Some skeptics have noted that global warming could have a fringe benefit - more carbon dioxide seems to hasten plant growth, but that can't happen without water, or if the land gets too saline. Overall, the problem is an unending demand, caused by soaring population and industrialisation, splashing up against a finite supply. The water crisis is "definitely getting worse," says Postel. "The basic issue is the fact that water is renewable but finite, any place where the population grows, you'll have a diminished supply per person."
Rather than continually looking for another river to dam, Postel suggests working more intelligently with the existing supply. "We need a fundamental shift to meeting basic human needs and improving efficiency rather than continuing to find new sources. That's a no-win proposition. Every additional unit we take out of the natural environment causes environmental degradation. We need to do more with less through a focus on policy and institutions."
Source: whyfiles.org 26 April 2001 © University of Wisconsin, Board of Regents; aerial quilt photo courtesy Mitchel Resnick and Brian Silverman; Alamo dry streambed photo courtesy Mark Finco.
Climate Shift Helped Destroy China's Tang Dynasty: Scientists
The Tang dynasty, seen by many historians as a glittering peak in China's history, was brought to its knees by shifts in the monsoon cycle, according to a study. Famed for a flowering of art and literature and for prosperity brought by trade with India and the Middle East, the dynasty spanned nearly three centuries, from AD 618 to 907, before it was overwhelmed by revolt.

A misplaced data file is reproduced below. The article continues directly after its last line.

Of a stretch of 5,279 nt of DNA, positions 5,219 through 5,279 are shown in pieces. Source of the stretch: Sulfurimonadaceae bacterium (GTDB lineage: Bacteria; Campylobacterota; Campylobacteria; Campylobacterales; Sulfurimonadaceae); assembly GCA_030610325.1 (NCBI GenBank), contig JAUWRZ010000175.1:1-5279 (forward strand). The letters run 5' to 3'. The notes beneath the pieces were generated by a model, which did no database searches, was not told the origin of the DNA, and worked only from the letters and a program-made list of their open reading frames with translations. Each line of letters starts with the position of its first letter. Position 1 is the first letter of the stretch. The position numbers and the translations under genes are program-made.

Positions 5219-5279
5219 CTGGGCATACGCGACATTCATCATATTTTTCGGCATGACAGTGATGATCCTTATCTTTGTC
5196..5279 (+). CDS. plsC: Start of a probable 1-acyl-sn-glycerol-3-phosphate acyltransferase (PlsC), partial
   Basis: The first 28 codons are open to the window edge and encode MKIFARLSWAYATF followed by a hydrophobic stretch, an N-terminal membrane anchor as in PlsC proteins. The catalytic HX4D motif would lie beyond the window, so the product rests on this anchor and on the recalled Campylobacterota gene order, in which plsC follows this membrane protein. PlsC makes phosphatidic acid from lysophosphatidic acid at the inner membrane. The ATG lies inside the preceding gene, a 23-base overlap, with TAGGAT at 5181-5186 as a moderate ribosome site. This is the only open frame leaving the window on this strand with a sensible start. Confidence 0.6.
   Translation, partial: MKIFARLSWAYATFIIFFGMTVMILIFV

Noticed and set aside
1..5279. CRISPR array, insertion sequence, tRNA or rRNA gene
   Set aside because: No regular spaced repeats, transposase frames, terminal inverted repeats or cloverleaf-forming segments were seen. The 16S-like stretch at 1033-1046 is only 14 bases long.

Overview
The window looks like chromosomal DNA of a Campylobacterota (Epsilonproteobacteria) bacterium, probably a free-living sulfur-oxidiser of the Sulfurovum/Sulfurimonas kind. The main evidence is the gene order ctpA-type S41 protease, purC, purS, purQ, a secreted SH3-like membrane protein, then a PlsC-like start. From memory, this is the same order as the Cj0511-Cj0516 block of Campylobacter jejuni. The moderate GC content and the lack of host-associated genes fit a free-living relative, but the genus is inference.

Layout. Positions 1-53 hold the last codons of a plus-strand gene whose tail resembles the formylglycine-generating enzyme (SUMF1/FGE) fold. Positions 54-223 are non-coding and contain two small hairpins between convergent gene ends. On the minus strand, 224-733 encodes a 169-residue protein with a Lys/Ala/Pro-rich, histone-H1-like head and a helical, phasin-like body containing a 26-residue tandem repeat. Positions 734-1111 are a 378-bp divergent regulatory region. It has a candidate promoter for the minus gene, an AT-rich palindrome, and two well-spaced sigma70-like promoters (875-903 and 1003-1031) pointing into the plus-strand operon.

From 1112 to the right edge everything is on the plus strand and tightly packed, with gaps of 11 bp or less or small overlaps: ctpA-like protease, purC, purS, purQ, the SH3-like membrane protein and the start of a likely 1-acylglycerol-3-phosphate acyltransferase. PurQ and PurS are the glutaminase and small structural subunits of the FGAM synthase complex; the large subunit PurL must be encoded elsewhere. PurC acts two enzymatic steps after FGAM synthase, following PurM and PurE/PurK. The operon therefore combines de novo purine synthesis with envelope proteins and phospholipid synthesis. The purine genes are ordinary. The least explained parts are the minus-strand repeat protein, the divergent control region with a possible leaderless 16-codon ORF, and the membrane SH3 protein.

Scientists led by Gerald Haug of the Geoforschungszentrum (GFZ) in Potsdam, eastern Germany, looked at sedimentary cores taken from a lake at Zhanjiang in coastal southeastern China, opposite the tropical island of Hainan. The magnetic properties and content of titanium in these deposits are an indicator of the strength of the winter cycle in the East Asian monsoon system, they believe. They found that over the past 15,000 years, there had been three periods in which the winter monsoon was strong but the summer monsoon was weak. The first two periods occurred at key moments during the last Ice Age, while the last ran from around 700 to 900. Each of these monsoon shifts coincided with what was, relative to the climate epoch, unusually cold weather. The twilight of the Tang began in 751, when the imperial army was defeated by Arabs. But what eventually destroyed the dynasty were prolonged droughts and poor summer rains, which caused crop failure and stoked peasants' uprisings. Eventually, these rebellions led to the collapse of the dynasty in 907.
Haug's team suggests this shift in tropical precipitation occurred on both sides of the Pacific, not just in coastal East Asia. The same migration of the rainband occurred in Central America and doomed the so-called classic period of the Mayan civilisation, at almost exactly the same time as the Tang era, they believe. Comparison of the titanium records from the Huguangyan Lake, in Guangdong province, and from the Cariaco basin, in Venezuela, have thrown up striking similarities. Both suggest a general shift towards a drier climate at around 750 and then, during these generally drier period, 3-year cycles in which rainfall was very low.
The new study appears in Nature, the weekly British science journal.
Source: www.breitbart.com 3 January 2007